Caffeine during pregnancy: How much is allowed and safe?
Caffeine during pregnancy: How much is allowed and safe?
Sometimes you need the punch that caffeine gives to sail through your day – quite frankly, it's completely understandable. Now you are pregnant, and you wonder if it's safe for you to continue chugging cups of warm caffeine drinks every mother with hopes that your baby's health and yours aren't at risk.
We are here to help you through this journey. We understand that you might need a little pick-me-up on some mornings during your pregnancy, which is completely normal as your energy levels won't always be top-notch. In this article, we would explore all about caffeine during pregnancy, how safe it is for you, the foods to eat, and possible effects on your body.
Ready for it? Here's everything you need to know about caffeine during pregnancy – how much of the daily dose of magic is allowed and safe.
What is Caffeine?
You could call it wonderful morning jazz, a cuppa, or even a cup of joe, but we all are in on the secret! Caffeine is a central nervous stimulant that many of us rely on for a quick jolt to get us through the day. According to the Food and Drug Administration, about 80 percent of adults in the United States take a form of caffeine, whether in drinks or bars, every day for the extra burst of energy. The truth about this substance is that it does more than just keeping us awake and energized. Scientists have recorded that caffeine affects the body in numerous ways.
Nutritionally, caffeine has no benefits on the body and is equally tasteless. Therefore, you might not know that it's in some foods and drugs. Although you might feel more energized after consuming a cup or more of caffeine, you may soon become highly lethargic due to withdrawal symptoms. Like most stimulants, your body adjusts and soon develops a tolerance level to caffeine, thus increasing the quantity you need to consume before feeling the energy rush. If you know some of the effects caffeine has on your organs, you might think twice before taking the fifth cup next time.
That isn't to say that caffeine is completely bad for your body. Studies have shown that caffeine reduces the risk of Alzheimer's and dementia by 45 percent. However, this result was found only in those who consumed high-octane coffee and not decaf.
What foods and drinks contain Caffeine?
The amount of caffeine in beverages, soft drinks, coffee, teas, and certain foods widely varies. Some of the standard beverages that you consume contain a sizable amount of content. Check this list to ascertain the content of your favorite drinks:
- Espresso: 30 to 50 mg per 30 ml serving
- Coffee: 60 to 200 mg per 240 ml serving
- Energy drinks: 50 to 60 mg per 240 ml serving
- Yerba mate: 65 to 130 mg per 240 ml serving
- Soft drinks: 30 to 60 mg per 355 ml serving
- Chocolate milk: 2 to 7 mg per 240 ml serving
- Dark chocolate: 25 to 60 mg per 360 ml serving
- Brewed tea: 20 to 120 mg per 240 ml serving
- Cocoa beverage: 3 to 32 mg per 240 ml serving
- Decaffeinated coffee: 2 to 4 mg per 240 ml serving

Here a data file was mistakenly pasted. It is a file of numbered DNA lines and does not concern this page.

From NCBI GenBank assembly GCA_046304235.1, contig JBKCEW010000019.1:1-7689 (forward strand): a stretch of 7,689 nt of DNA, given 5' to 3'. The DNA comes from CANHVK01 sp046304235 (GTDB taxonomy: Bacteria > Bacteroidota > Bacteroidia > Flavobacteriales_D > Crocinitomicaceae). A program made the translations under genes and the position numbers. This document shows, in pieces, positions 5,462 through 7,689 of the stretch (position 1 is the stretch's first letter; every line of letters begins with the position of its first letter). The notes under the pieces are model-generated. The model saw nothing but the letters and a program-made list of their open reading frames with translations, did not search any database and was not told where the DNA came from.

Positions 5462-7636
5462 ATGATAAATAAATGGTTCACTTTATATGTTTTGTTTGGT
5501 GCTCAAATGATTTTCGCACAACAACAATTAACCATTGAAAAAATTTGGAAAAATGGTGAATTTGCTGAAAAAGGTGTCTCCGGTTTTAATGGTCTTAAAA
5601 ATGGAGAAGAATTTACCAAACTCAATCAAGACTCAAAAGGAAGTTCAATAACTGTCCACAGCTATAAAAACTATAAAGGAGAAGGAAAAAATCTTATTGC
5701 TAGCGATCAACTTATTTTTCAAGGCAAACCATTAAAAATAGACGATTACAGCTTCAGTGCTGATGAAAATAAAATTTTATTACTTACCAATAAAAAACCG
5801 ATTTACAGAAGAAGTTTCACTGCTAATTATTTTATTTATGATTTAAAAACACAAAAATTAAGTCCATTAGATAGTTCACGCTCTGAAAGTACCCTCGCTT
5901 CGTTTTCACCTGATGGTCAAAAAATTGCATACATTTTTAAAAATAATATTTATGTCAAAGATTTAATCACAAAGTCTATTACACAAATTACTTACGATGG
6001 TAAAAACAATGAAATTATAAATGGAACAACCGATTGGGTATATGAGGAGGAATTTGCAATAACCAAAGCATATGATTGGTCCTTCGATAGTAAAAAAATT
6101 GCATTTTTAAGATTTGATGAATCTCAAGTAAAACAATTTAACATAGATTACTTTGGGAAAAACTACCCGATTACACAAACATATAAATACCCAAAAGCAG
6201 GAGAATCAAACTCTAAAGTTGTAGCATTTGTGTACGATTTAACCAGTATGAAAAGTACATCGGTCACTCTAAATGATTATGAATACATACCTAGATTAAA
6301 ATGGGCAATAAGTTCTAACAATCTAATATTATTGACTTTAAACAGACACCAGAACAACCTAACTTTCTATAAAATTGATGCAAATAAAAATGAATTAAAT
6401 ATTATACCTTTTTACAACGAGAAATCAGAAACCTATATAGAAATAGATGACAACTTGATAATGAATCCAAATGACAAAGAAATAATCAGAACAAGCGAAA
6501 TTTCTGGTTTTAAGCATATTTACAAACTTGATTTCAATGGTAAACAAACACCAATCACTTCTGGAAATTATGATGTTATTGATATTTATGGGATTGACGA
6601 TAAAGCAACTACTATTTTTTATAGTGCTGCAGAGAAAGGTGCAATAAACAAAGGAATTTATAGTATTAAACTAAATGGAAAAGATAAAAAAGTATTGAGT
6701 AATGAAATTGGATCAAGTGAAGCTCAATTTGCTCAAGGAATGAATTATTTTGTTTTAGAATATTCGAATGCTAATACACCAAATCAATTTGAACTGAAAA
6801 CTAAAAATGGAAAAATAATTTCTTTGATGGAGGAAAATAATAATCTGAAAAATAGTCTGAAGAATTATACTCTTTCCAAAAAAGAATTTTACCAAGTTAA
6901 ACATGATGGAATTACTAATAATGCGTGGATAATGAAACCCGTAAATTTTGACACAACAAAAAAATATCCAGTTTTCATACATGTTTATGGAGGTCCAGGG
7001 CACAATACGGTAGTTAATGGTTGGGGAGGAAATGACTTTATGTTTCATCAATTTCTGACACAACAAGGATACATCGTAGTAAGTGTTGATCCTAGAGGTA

As you'd have guessed, caffeine is naturally occurring in coffee and cocoa beans, and therefore is present in large quantities in chocolate. As a thumb rule, the darker the chocolate, the higher the caffeine content. Other coffee-flavored confections like ice creams and granola bars also contain a high amount of caffeine. Kombucha, granola bars, some cereals, iced tea, non-cola soft drinks, Oreos, and even certain puddings contain caffeine, although in trace amounts. Healthily eating any of these foods will not cause a heavy load of caffeine in your body, resulting in withdrawal symptoms.
What medicines contain Caffeine?
Aside from several drinks and foods containing caffeine, some medications you may use during your pregnancy may also include a portion of caffeine. Some drugs use caffeine as a base component for their formulation. Although these drugs are generally considered safe, they are not recommended for anyone trying to reduce the risk of caffeine withdrawal symptoms.
A study conducted recently revealed that consuming medications with high caffeine content increases the risk of developing a stroke by about 15 to 30 percent. Seeing as findings from this research negate earlier reports claiming that caffeine has protective effects on the body's major systems, it is advised that you tread cautiously.
Interestingly, caffeine pills are available for purchase in most local stores. Still, it is advised that you limit your consumption of other substances that contain caffeine or eliminate them while taking the pills. In pregnancy, these pills should not be an option because they have high amounts of caffeine in dosages considered unsafe. Although some factions in the medical field are wary of the research results on caffeine's effects on a growing fetus, we advise that you tread this path carefully.
Some common over-the-counter medication that contains caffeine include:
- Nalidixic acid
Some of these medications can sometimes have a moderate to severe reaction with other drugs that you may be on. Drug interaction is essential in pregnancy because of the likely passage of some of these materials into the growing fetus and the delicate nature of the mother's health.